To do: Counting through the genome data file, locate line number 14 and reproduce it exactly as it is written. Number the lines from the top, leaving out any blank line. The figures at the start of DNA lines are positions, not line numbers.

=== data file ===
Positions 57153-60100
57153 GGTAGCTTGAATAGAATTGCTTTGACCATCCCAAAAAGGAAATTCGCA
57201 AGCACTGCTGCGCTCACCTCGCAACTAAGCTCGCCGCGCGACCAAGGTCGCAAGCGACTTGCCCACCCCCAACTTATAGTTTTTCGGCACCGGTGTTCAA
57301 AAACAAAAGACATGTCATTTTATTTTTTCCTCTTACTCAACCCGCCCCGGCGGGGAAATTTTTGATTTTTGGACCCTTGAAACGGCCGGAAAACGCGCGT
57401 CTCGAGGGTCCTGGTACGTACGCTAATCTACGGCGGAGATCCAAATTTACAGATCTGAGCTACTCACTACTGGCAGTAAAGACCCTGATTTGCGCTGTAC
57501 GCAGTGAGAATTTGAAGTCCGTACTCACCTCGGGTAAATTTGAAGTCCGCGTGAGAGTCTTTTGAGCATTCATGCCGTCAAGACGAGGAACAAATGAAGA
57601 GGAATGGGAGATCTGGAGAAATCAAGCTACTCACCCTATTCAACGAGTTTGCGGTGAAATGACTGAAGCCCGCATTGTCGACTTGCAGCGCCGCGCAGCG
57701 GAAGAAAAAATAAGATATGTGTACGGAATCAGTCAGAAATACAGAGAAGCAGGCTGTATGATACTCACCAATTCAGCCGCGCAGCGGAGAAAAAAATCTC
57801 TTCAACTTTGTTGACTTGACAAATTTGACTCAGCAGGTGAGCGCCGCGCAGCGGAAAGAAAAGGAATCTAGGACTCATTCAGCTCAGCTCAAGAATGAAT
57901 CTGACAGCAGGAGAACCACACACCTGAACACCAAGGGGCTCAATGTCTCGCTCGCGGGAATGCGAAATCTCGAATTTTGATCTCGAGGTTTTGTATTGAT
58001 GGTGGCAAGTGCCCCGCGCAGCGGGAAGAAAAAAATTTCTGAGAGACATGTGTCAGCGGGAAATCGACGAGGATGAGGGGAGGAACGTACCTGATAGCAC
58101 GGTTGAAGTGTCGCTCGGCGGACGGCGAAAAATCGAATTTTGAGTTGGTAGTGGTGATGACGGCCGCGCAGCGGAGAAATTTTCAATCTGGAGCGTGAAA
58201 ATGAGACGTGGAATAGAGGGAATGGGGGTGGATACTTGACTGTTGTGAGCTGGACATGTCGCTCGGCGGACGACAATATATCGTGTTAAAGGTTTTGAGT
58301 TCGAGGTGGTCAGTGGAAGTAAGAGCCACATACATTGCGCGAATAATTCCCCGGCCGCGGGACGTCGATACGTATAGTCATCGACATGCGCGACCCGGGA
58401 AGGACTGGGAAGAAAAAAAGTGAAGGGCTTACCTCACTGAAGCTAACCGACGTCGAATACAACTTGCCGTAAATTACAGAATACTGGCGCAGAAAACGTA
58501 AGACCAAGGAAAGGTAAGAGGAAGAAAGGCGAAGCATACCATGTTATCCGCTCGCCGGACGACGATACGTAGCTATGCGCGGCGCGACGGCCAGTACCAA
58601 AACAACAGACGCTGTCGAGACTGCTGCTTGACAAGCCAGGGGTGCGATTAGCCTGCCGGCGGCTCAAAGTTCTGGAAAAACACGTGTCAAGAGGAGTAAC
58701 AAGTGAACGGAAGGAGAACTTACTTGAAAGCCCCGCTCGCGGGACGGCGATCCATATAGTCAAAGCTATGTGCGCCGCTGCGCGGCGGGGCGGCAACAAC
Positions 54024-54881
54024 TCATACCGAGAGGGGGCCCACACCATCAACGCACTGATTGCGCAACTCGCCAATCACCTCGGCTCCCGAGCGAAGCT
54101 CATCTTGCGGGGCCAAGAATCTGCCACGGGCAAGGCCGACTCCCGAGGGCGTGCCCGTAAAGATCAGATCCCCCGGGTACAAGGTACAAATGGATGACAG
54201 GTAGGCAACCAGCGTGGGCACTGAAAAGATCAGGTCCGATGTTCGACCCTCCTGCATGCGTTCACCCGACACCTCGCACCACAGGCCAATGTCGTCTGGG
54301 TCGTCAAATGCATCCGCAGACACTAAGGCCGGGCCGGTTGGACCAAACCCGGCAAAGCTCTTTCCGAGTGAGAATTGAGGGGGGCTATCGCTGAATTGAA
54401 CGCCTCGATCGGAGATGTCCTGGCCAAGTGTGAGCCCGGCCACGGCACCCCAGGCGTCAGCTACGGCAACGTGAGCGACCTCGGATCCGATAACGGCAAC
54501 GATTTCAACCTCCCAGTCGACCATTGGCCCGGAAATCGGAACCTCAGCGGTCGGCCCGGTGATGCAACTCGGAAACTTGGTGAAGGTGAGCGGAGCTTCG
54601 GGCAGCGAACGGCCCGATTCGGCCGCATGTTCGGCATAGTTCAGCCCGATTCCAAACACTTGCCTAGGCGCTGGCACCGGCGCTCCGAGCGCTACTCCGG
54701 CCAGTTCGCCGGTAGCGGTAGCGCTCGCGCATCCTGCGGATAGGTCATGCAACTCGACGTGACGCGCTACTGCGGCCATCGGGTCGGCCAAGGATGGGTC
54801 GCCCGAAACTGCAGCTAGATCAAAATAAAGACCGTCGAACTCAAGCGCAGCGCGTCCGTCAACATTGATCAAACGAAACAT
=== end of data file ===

58301 TCGAGGTGGTCAGTGGAAGTAAGAGCCACATACATTGCGCGAATAATTCCCCGGCCGCGGGACGTCGATACGTATAGTCATCGACATGCGCGACCCGGGA